The Oscar-winning film-maker shapes his Broadway debut in our efforts to convert the unconverted, but if he hopes to change hearts and spirits perhaps the stage isnt the best home to do it
Hundreds of thousands of theater-goers will flock to Broadway this year to escape the reality of Donald Trumps presidency and its never-ending invasion of foibles, fabrications and faux pas. That is, after all, what live theater is for: a temporary interval from our neuroses, a chance to be suspended, in story, in real time.
Michael Moore, though, is betting on simply the opposite. With his new Trump-centric one-man show, The Calls of My Surrender, the documentarian and radical demagogue is taking on the president seven days a week, working his powers of solemnity and provocation to engender in audiences the kind of righteous rage hes been carrying for decades. If the Great White Way seems a plaza ill-suited for the political humorists firebrand of populism, hes hoping audiences examine the demo less as a teach and more as a call to action.
But the see, directed by the stage veteran Michael Mayer, might be addressing the awfully people thespians and Manhattanites who previously realize the president as Moore does: dangerously incapacitated, unexpectedly egocentric and pathologically specious. If Moore hopes to convert the unconverted, is a Broadway stage genuinely the best target to do it?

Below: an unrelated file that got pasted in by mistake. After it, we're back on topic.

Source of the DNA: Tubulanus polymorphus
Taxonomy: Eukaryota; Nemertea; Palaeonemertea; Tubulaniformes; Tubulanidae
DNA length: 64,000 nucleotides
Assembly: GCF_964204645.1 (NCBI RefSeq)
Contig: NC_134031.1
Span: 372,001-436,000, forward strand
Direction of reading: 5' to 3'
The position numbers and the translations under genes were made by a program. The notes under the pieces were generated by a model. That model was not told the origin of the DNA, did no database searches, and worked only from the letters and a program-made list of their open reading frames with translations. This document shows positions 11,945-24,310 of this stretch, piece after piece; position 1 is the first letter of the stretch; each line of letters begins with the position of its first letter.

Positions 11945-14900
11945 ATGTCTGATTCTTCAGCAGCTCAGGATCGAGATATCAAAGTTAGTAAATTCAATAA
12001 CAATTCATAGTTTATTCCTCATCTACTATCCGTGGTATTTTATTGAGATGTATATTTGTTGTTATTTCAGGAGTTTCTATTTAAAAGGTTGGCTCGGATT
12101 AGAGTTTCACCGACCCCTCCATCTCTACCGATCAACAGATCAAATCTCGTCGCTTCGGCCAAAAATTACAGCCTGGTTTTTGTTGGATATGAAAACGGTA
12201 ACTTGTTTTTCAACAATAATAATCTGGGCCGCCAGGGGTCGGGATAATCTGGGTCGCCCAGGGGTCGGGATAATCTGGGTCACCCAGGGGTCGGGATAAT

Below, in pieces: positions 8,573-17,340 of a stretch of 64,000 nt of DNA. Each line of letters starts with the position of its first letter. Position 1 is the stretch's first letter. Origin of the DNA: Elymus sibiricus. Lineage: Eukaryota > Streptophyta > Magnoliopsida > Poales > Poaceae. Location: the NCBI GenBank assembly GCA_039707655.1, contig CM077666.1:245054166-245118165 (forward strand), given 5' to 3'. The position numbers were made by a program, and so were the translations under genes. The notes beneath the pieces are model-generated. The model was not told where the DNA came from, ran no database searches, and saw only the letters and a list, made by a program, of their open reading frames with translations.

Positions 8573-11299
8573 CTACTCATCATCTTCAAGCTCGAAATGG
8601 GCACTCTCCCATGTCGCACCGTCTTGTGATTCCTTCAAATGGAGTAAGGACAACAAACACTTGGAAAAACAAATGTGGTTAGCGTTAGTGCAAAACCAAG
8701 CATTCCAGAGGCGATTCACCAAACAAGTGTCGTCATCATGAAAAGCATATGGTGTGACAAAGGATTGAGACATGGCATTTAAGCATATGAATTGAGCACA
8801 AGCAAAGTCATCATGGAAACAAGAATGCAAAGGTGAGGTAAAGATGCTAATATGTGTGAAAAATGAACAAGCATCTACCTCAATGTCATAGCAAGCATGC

For one, its a totally new environment for Moore, whos uttered his job letter, addressing and growing politically oriented films( Roger& Me, Bowling for Columbine, Fahrenheit 9/11) that challenge Washingtons conventional wisdom, from its veneration of the free market to the takeover of Iraq. Along the acces hes become hugely controversial, a patron saint to the left and government satan to the freedom; if one were to make a listing of public figure good are available to allay the animus thats subsumed the countrys politics, Moore might come in last-place, right after the Dixie Chicks, Mel Gibson and Donald Trump himself.